Commercials are almost all sweet and uplifting—“Fly the Friendly Skies,” “Have a Coke and a Smile,” “Be All You Can Be.” No matter what the product, the message is always the same: Buy our products, achieve eternal happiness.
Madison Avenue hasn’t gone entirely soft, however. Now and then, New York’s product-hawking industry can still crank out a smart and edgy ad. Take “Try Not to Die,” the campaign created for the cell-phone company Amp’d Mobile by the boutique agency Taxi New York.
The campaign’s best spot, which recently climbed to No. 1 in AdAge’s weekly rankings, is called “Senator.” The scene opens in a seedy motel room where a half-naked hooker is frantically trying to revive the gray-haired politician who has apparently just suffered a heart attack in flagrante delicto. As she pumps violently at his chest, you’re thinking, “Wait, am I actually watching this guy shuffle off his mortal coil in a commercial?” A few chest thumps later, the spot is over, the tagline—TRY NOT TO DIE. AMP’D MOBILE IS COMING—rolls, and you’re laughing. A second TV spot focuses on a comatose rock musician who has just overdosed, and there are a series of hilarious print ads: One shows a teenager taking a leak on high-voltage wires, and another has a kid hanging out in a pumpkin patch, with the funnel clouds of a tornado forming over his shoulder.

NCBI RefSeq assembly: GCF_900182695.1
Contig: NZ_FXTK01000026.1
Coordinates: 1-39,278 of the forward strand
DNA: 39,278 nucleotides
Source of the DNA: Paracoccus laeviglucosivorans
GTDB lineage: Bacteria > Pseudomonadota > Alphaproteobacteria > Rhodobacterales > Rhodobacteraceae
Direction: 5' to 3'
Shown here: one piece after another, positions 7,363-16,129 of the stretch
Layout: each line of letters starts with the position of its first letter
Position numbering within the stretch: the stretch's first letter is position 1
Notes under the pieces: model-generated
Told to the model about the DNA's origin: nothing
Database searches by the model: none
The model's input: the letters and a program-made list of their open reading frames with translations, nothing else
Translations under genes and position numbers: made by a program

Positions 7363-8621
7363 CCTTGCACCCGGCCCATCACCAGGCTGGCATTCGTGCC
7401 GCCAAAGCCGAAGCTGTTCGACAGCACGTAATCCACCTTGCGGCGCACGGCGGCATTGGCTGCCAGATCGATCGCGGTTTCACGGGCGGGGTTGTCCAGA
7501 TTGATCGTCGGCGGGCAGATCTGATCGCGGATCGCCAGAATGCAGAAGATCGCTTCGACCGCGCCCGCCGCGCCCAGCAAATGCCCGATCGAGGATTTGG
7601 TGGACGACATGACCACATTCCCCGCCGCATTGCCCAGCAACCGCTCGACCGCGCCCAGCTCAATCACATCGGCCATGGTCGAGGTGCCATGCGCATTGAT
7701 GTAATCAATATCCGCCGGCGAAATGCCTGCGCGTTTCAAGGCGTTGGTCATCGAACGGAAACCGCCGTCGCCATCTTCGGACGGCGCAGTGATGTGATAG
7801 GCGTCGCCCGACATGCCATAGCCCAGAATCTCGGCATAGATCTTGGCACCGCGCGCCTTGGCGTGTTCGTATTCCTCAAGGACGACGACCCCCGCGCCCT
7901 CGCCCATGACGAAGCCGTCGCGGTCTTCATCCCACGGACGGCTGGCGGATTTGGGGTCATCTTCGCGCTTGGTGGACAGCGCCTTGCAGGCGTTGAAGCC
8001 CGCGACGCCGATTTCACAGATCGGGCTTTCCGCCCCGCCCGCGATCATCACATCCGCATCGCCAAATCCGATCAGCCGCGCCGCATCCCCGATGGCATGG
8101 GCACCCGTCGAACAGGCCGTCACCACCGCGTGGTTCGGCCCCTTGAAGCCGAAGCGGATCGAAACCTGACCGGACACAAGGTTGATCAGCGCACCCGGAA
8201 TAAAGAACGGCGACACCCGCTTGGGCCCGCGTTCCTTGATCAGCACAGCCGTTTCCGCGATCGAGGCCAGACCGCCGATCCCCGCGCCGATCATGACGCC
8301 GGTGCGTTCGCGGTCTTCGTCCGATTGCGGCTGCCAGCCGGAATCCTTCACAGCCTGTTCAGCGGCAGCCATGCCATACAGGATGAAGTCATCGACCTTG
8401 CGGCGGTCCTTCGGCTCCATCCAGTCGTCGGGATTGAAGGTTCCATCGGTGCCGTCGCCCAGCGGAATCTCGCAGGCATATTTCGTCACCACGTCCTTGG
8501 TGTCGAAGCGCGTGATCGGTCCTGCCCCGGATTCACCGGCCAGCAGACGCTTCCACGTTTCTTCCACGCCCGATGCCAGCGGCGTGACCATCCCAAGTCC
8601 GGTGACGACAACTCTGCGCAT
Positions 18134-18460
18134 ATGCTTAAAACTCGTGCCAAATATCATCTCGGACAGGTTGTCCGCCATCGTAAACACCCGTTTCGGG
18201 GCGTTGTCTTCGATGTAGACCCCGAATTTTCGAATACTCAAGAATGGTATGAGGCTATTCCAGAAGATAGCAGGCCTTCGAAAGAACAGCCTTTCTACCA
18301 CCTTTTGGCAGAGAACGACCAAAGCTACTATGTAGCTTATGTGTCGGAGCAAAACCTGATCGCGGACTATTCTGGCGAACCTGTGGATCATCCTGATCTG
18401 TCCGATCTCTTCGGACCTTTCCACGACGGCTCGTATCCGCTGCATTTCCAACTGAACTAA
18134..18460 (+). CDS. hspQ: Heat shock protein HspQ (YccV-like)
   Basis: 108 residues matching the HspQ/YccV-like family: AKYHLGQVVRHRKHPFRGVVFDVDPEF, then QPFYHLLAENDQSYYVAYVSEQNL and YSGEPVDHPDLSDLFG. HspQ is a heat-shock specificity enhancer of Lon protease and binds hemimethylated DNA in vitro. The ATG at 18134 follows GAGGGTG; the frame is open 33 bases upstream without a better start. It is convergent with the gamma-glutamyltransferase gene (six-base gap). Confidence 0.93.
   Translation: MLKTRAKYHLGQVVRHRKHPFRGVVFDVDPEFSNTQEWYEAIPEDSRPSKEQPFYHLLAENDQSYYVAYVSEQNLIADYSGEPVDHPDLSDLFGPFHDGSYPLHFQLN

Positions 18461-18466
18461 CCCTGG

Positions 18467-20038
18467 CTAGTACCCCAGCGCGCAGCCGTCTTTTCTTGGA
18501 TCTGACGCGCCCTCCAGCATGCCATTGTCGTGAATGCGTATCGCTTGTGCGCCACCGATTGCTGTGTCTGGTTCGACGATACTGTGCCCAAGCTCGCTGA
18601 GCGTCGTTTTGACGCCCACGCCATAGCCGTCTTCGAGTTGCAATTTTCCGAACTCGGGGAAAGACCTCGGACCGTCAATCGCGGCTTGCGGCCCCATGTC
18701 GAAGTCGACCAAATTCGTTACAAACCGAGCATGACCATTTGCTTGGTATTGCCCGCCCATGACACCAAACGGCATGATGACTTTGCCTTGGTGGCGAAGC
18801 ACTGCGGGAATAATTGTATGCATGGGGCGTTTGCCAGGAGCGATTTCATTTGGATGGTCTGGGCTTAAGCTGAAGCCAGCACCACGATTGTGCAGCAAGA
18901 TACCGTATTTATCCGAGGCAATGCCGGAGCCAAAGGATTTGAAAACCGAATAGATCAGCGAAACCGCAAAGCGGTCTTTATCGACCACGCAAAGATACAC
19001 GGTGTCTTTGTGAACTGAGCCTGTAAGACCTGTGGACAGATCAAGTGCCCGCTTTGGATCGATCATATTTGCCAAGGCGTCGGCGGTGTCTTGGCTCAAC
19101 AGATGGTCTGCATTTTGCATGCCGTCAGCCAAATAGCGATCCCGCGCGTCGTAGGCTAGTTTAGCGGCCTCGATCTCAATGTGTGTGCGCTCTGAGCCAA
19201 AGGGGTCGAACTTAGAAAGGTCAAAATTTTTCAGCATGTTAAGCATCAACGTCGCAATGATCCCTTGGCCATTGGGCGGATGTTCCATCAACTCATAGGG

“Try Not to Die” has another unusual twist: The purpose is to get people to not buy something. Amp’d Mobile’s teenager-targeted cell-phone service, which will include the capability to download music and videos, won’t be available until January, so the company wants to discourage potential customers from buying new cell phones until then. “It’s basically promising that Amp’d Mobile is going to be so amazing you better be alive to witness it,” says Paul Lavoie, the creative director of Taxi New York. “But it’s not about death. We’re hoping to prevent people from dying.”